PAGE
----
Bringing WRC to Japan has been a desperate desire for Japanese Rally fans and concerned parties, which actually came to fruition in 2004. It was a remarkable accomplishment as it overcame the widely believed theory of “using public roads as WRC venue is impossible in Japan.”
Rally Japan was held in Tokachi-Obihiro, Hokkaido, until 2007. Then the venue was changed to the Central Hokkaido Area in 2008. Then in 2010, Central Hokkaido Area and Sapporo hosted the event. (The event was not held in Japan in 2009 because of the rotation.) The ceremonial start held at the center of Obihiro City gathered a large number of the audience every year. At the event held in Sapporo, the service park was placed in Sapporo Dome. Super SS, which is to start two cars at the same time, also took place and attracted much attention.
In the first year, 2004, Peter Sorberg of Subaru had won. 2005 winner was Marcus Gronholm of Peugeot, and 2006 winner was Sebastien Loeb of Citroen. Mikko Hirvonen of Ford won 2007 and 2008 consecutively. Then in 2010, Sebastien Ogier of Citroen achieved his second victory of WRC.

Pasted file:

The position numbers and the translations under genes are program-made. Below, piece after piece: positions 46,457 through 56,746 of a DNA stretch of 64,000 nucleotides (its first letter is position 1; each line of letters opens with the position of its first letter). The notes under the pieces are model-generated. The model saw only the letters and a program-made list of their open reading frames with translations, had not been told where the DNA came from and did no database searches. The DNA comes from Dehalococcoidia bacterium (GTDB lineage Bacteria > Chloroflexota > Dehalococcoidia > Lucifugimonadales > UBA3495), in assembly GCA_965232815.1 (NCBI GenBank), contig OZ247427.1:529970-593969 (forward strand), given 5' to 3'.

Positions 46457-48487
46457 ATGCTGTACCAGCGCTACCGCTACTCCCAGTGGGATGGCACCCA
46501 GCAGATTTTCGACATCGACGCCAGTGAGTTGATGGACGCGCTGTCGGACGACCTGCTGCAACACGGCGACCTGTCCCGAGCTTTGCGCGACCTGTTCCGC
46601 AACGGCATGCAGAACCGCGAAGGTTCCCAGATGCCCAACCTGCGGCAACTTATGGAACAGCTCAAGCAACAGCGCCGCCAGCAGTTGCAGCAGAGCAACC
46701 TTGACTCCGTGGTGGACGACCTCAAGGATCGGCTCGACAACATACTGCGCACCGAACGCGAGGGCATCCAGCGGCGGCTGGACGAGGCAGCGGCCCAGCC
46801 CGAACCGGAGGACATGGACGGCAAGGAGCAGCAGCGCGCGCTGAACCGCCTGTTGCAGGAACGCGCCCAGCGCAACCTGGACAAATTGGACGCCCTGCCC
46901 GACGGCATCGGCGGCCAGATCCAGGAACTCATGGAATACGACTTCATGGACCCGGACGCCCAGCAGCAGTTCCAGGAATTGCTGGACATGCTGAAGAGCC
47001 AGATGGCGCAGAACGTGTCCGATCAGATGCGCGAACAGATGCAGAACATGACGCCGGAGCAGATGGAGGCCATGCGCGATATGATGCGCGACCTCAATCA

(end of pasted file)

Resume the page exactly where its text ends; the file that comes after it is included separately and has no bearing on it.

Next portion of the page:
WRC has not been held in Japan since 2011 due to an economic recession. Withdrawal of Japanese manufacturer from WRC was also a reason. However, the rally has surely taken root in Japan with APRC (Asia-Pacific Rally Championship) being continuously held in Tokachi-Obihiro area in Hokkaido. Passion for the rally has always been there.
Finally, the new action has occurred. Return of Toyota to WRC leads to the idea of bringing WRC back to Japan, while domestic rally reform makes progress and understanding toward rally spreads. Aichi Prefecture and Gifu Prefecture will be the center of this new stage. Although it was unable to be on the 2019 calendar, the test event will be held in the fall of 2019, to be fully ready to hold WRC event in 2020.